Why We Should Value ‘Invisible Labor’ – Member Feature Stories – Medium

More and more jobs are vanishing, and they aren’t going to come back.

But it’s a weird sort of vanishing. Until the late ’70s, our increasing worker productivity meant more pay per worker, and a drop in prices of goods. At that point, we started to need fewer workers to make all the stuff anyone would want, and that meant that wages dropped, too. Some of this briefly got hidden by “offshoring” — it was cheaper to move manufacturing to China, then to Bangladesh, and so on — but now those countries are starting to see automation take jobs away, too. The cost of production is dropping to zero.

via Why We Should Value ‘Invisible Labor’ – Member Feature Stories – Medium

“Google Was Not a Normal Place”: Brin, Page, and Mayer on the Accidental Birth of the Company that Changed Everything | Vanity Fair

“Google Was Not a Normal Place”: Brin, Page, and Mayer on the Accidental Birth of the Company that Changed Everything | Vanity Fair

In 1996, as the World Wide Web was taking off, Larry Page and Sergey Brin watched from the sidelines. Unlike the rest of Silicon Valley, they weren’t interested in using the Internet to buy and sell stuff, or to read and publish stories, or even to score Grateful Dead tickets.

Reversed Aging, Pig Organs, and the Future of Humankind

Reversed Aging, Pig Organs, and the Future of Humankind

For a man playing God, George Church certainly looks the part. Over the past 45 years, the Harvard geneticist and his bushy white beard have published hundreds of papers and earned dozens of patents expanding our ability to read, write, and edit DNA, the code of life. He was among the first to apply the gene editing tool CRISPR to mammalian cells (he tied with his former postdoc). Church and his eclectic lab have pushed bioengineering in multiple directions, showing how it can be used to resurrect mammoths, eradicate malaria-carrying mosquitos, produce atmosphere-cleansing bacteria, and even detect bits of dark matter pelting us from space. He once stored 70 billion copies of his book, Regenesis, in a drop of DNA the size of a period after translating it into the As, Ts, Cs, and Gs of DNA’s double helix. But we wanted to talk with Church about the future of humanity, and to that end, he mused on pig organs, dating apps, brains in a dish, and artificial intelligence.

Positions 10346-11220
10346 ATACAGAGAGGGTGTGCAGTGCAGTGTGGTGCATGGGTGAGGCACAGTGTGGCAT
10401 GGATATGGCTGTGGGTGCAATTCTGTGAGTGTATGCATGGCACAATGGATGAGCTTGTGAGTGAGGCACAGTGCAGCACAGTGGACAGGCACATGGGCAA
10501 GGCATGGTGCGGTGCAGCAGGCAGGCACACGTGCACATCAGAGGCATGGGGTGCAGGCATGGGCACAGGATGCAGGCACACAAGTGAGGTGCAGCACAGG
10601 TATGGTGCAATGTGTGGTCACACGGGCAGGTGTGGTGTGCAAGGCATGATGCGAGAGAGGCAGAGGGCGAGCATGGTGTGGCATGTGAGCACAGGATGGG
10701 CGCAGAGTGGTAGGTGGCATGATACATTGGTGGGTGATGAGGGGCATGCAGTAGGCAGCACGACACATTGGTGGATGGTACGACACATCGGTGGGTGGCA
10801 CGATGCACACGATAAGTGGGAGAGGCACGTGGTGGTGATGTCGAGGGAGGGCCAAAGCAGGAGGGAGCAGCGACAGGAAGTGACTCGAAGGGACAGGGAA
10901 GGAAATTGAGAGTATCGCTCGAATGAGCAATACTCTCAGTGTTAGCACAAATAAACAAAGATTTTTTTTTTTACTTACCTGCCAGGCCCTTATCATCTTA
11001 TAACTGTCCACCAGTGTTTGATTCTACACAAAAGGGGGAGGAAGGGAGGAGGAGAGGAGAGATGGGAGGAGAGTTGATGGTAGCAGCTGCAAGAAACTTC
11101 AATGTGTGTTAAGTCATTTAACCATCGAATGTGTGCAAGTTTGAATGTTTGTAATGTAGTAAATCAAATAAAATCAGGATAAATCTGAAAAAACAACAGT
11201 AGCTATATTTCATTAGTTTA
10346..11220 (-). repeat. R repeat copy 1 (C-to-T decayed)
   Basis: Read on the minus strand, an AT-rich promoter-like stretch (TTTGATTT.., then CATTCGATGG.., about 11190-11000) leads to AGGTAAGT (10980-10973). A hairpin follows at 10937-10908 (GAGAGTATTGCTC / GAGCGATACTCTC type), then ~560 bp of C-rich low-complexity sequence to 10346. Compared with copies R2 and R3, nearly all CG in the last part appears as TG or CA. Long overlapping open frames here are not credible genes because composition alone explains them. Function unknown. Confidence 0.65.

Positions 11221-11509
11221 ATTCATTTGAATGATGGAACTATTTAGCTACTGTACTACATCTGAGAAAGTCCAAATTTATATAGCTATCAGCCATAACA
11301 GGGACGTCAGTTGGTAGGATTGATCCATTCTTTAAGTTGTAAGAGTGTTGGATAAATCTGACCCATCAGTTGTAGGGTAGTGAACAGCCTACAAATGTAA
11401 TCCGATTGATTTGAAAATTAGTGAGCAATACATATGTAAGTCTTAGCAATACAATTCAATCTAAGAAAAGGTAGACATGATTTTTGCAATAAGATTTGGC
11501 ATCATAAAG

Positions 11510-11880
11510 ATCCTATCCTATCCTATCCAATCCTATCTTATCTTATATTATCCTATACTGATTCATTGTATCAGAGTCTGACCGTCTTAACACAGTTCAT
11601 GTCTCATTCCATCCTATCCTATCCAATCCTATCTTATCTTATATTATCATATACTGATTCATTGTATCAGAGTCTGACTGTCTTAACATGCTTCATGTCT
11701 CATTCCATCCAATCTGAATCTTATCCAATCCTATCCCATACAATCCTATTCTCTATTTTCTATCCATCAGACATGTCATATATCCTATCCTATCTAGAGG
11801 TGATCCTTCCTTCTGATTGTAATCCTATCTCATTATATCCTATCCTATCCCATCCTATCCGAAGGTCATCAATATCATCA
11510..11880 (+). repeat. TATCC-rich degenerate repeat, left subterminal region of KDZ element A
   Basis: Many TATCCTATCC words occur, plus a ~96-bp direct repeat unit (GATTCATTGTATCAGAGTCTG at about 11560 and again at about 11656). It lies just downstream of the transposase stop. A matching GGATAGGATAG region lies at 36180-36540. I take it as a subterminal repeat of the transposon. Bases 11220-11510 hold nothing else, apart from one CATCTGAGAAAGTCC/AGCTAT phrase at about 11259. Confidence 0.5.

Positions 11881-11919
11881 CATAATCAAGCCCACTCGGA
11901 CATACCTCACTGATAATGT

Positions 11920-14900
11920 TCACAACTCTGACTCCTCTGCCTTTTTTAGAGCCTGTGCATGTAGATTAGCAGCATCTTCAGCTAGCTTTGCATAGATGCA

[Essay] Known Unknowns | New Dark Age by James Bridle | Harper’s Magazine

[Essay] Known Unknowns | New Dark Age by James Bridle | Harper’s Magazine

This cautionary tale, repeated often in the academic literature on machine learning, is probably apocryphal, but it illustrates an important question about artificial intelligence: What can we know about what a machine knows? Whatever artificial intelligence might come to be, it will be fundamentally different from us, and ultimately inscrutable. Despite increasingly sophisticated systems of computation and visualization, we do not truly understand how machine learning does what it does; we can only adjudicate the results.